Keywords: organizational justice; national culture; call center; moderation; tenure.
Generation Z Workers and Sexual Harassment
by Susan Stewart, H. Kristl Davison
Abstract: The focus of workplace policies and training workshops on the topic of sexual harassment has often been directed toward adult workers. However, the youngest members of the workforce, that is, members of Generation Z are increasingly finding themselves as victims of this behaviour. The purpose of this article is to (1) discuss the rights and responsibilities of Generation Z workers regarding sexual harassment, (2) share legal issues including recent court cases involving Generation Z workers, and (3) suggest ideas for future research and organisational actions to address this phenomenon.
Keywords: sexual harassment; Generation Z; teenage workers; human resources; human resource development; HRD; human resource management; HRM; management.
Understanding the Effects of Inclusive Strategic Decision Making on Embodiment of Organizational Values
by Linda Christie, Katherine Dubrowski
Abstract: This teaching case study examines strategic decisions made at a non-profit organization to elevate staff and improve morale following voluntary employee turnover. A values survey administered before, and after, implementation of strategic decisions provides insight regarding personal and organizational values centered on collaboration, empowerment, accountability and embracing change. Analysis of employee ratings across the two-time periods revealed employees views of the organization had changed following employee turnover. Further analysis of the perceived rationale for ratings was used to explain how recent efforts to reorganize resulted in the collective embodiment of organizational values.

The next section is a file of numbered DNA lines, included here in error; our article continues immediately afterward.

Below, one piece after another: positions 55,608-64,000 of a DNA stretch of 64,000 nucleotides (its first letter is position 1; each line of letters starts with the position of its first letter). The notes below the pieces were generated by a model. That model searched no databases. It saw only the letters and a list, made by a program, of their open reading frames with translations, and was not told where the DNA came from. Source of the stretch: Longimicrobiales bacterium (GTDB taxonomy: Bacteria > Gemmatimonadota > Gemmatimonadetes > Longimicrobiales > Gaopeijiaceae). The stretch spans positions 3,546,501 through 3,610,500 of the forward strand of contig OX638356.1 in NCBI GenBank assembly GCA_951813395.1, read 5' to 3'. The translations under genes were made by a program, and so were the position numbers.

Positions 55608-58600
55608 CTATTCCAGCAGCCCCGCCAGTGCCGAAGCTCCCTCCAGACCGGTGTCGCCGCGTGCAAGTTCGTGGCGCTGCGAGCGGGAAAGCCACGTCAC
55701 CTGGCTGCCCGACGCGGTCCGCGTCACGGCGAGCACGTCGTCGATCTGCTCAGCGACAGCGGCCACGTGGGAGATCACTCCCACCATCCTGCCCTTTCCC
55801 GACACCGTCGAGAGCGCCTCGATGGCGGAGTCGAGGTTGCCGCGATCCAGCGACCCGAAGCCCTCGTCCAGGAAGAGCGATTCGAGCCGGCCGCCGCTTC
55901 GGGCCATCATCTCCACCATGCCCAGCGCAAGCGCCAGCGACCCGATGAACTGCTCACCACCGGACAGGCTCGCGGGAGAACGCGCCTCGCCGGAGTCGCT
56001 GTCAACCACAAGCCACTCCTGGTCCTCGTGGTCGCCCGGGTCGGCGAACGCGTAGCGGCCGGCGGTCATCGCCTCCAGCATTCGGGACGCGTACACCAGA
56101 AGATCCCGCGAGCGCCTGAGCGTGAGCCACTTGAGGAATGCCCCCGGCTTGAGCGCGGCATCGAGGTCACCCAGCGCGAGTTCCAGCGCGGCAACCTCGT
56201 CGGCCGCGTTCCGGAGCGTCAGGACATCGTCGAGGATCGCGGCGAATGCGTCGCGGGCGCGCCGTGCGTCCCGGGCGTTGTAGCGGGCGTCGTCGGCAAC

Keywords: non-profit management; strategic decisions; organizational change; empowerment; collaboration.
Collective Ownership: An Expo Mart for the Exporter by the Exporter
by Anuj Sharma
Abstract: Till early 2000s, barring few, there was lack of exhibition facilities in National Capital Region (NCR) of India. Rakesh Kumar who was heading Export Promotion Council for Handicraft felt that this was one of the major problem in improving handicraft exports from India. To overcome this, Rakesh consulted the industry and Government bodies and as a result, Expo Mart having state-of-art facilities for organizing exhibitions in NCR was conceptualized. This was planned as Special Purpose Vehicle (SPV), primarily funded by exporters and supported by other government and non-government bodies. The case highlights the challenges faced by Rakesh Kumar at every stage of development of Expo Mart, from conducting the feasibility analysis, allotment of land and till the complete facility was developed and also the future challenges like fighting the competition and arranging finances for future growth. The case also highlights the leadership qualities like shared ownership, mutual trust, determination, integrity, empathy, employee empowerment, crisis management, stakeholders integration and financial acumen that led to the success of Expo Mart
Keywords: leadership; collective ownership; handicraft export; exhibitions; special purpose vehicle.
PREDICTORS OF ORGANISATIONAL EMBEDDEDNESS: AN INVESTIGATION INTO PERCEIVED ORGANISATIONAL SUPPORT AND ORGANISATIONAL TRUST
by Riann Singh